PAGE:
The Cool Kids recently played a show last weekend at the college I attend, Hendrix College, in Conway, Arkansas. The Cool Kids are one of the more recently exciting hip-hop groups to emerge recently. Some label their sound as “hipster-hop”, and others cite the heavy influences of the Golden Age of Hip Hop.  The point is, you can’t pin their sound, and they are always doing something new. The Cool Kids are a couple of really young, laid-back dudes. It took about four hours to get an interview with them, but not because of their ego or pretentiousness. It’s just their youth; like the rest of most young people, it’s tough to get down to business. The concert was presented by KHDX, and the profits of tickets went to the charity club, Campus Kitty. The Tennessee native hip-hop group Free Sol opened for them, and I missed it because of the interview.  After the interview, The Cool Kids were chill and discussed hip-hop with me. When The Cool Kids finally performed, the show was fantastic. The turn-out was small, but those who came got into the music, even though most of them didn’t know most of the songs. The Cool Kids surprised with a  beatbox rendition of “Mikey Rocks” and brought a few new songs out, which suggested that new bloods are keeping hip-hop alive. These guys were the perfect choice for the night’s entertainment.

How did you guys feel about asking to be played at a show in Conway, Arkansas, at Hendrix College?

Chuck Inglish: I didn’t know that I had a show here til’… two days ago. We were working when we got the news. If I wasn’t working I’d probably be more excited, but we were in the groove. But I’m excited now that I’m here. Everybody’s been extremely nice. It looks like it’s gonna be a nice show. About to do a brand new song that we did two days ago.

Which song?

Chuck Inglish: It’s a song off of our Gone Fishing mixtape. We’re gonna have everybody with camera phones put their camera phones up, and I want everybody to put that shit on Youtube, once we do the song.

You guys are stationed in Chicago and are on your own label. So, how is Chicago for an independent rap artist?

Chuck Inglish: The worst place ever. [Laughs]

Mikey Rocks: Yeah, this ain’t your planet right now.

Chuck Inglish: It’s against all odds. This ain’t 1999, where everything works. Like, you got to damn near be a rapping Olympian in order to get shit poppin’ nowadays, and at the same time it’s cool. But the worst part about is that anybody new that’s been coming along has been a flash in a pan, that was the whole set-up. Like, we got this song with “these guys,” you don’t even know the guys…. And the song runs, don’t know who did the song, and the next thing you know they disappear. It’s just how hip-hop’s getting treated; we’re getting treated like Bush right now. Basically anybody new that comes along has to bury the shit that someone else f*cked up for a really long time.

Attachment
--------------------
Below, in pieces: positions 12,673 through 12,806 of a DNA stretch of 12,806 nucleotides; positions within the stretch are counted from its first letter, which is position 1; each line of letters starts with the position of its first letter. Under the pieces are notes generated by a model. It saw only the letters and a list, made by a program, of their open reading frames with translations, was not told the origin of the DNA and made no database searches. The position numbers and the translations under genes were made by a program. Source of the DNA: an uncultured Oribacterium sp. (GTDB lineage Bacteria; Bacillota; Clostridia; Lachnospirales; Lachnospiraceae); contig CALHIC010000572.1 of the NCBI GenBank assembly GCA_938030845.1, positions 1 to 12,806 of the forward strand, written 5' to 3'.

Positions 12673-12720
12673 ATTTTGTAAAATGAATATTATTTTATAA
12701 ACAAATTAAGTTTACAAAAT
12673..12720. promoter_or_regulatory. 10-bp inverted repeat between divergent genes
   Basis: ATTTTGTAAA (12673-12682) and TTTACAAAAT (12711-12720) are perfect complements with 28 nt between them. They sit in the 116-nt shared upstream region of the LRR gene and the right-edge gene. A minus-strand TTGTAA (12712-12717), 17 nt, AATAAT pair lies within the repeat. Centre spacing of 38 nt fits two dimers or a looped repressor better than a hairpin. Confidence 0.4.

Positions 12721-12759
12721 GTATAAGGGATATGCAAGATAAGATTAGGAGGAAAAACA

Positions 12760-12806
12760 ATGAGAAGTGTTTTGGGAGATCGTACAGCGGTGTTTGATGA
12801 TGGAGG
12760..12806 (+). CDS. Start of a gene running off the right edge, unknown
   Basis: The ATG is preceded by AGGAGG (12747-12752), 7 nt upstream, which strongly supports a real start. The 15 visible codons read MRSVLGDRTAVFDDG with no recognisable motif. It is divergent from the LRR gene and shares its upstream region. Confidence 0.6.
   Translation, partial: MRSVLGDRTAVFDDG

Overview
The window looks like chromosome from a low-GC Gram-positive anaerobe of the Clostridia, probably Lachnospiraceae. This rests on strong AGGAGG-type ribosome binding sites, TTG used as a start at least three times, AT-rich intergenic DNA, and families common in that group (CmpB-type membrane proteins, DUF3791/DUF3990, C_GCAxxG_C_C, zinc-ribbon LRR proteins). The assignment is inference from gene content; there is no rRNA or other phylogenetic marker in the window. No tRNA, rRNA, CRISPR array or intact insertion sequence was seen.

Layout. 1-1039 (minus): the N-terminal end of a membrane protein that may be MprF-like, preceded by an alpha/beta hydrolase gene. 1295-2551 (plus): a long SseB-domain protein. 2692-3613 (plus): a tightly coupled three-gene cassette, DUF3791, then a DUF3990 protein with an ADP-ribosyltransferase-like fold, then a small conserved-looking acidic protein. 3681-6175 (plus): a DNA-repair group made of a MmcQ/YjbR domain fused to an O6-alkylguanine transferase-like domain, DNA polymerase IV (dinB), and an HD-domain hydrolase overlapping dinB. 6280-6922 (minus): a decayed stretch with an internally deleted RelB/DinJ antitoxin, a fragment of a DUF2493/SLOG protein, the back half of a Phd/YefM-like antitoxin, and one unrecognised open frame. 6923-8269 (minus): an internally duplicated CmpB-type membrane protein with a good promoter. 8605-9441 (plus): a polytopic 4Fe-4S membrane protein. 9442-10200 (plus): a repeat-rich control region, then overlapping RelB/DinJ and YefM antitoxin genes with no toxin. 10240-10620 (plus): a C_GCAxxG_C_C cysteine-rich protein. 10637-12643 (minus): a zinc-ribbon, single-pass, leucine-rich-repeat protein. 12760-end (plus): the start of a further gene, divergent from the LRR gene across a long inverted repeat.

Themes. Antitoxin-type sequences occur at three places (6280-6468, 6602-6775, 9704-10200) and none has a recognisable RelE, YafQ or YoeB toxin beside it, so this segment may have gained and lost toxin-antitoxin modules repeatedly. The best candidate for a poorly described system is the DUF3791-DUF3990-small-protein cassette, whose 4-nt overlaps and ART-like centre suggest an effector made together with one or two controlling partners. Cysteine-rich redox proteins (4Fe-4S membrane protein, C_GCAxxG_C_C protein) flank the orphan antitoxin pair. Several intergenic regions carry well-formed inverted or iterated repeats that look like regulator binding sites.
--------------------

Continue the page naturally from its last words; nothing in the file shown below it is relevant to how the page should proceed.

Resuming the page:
There seems to be a lot of guys, Hollywood Holt, Mic Terror, etc., that are part of the immortal nation movement in Chicago. Can you explain more about this?

Chuck Inglish: The Movement? Yeah, those are friends of ours. We know them beyond music.

Mikey Rocks: It’s more of just, you know, we’re just friends. It’s less about making songs together, and more about just everybody being cool.

Are there any of those guys that are going to be breaking out?

Chuck Inglish: I think Mic Terror… Mic Terror will murder shit, if it’s done right. Mic Terror’s got a song that he just put back out. He’s working with our sound engineer right now on some stuff, and he’s got some really good songs.

The album you’re working on is called When Fish Ride Bicycles. Where’d you guys come up with that name?

Chuck Inglish: We were really, really “relaxed,” and were watching “The Fresh Prince of Bel-Air.” And, I believe it happened when Hillary was going to do a Playboy shoot for the weather girls, and Carleton wanted to go to the Playboy mansion, and he asked and Phil told him, “When fish ride bicycles.”

How is the album progressing right now?

Chuck Inglish: It’s done.

What can listeners expect?

Chuck Inglish: You’ll throw Bake Sale out. We’re brand new people. That’s just what happened.

Mikey Rocks: It’s a whole new album, it’s not a continuation.

Chuck Inglish: I can say this on this day, ‘cause it’s just realized. The Bake Sale was us being kids, and just getting shit out.

Mickey Rocks: Yeah, just playing around making songs, not really knowing how to record.

Chuck Inglish: Now that this is our life, we are taking it as serious as our life. We want to go down, we want to be in that history book, in the first couple of pages. We ain’t trying to be in the back of that book. We’re just working towards it, and I don’t believe in talking yourself up. I believe in “you shut up and you work,” and you make people recognize you for who you are for what you’ve done, not what you’ve said. Like, a lot of the shit we did before, we would never even listen to. If The Cool Kids came out right now, like two years ago, I would hate them. I can be honest with you, I’d be like “yo, those motherf*ckers are wack.” I would seriously do a “diss record” against us two years ago. But now, because we know each other way better, we’ve been roommates for the past two years, we play. When I come up with a new sound, or he comes up with a new style of rap, we are ready to go there with it. That’s basically what we did with this album. We wanted to see how far we could go, and we went there.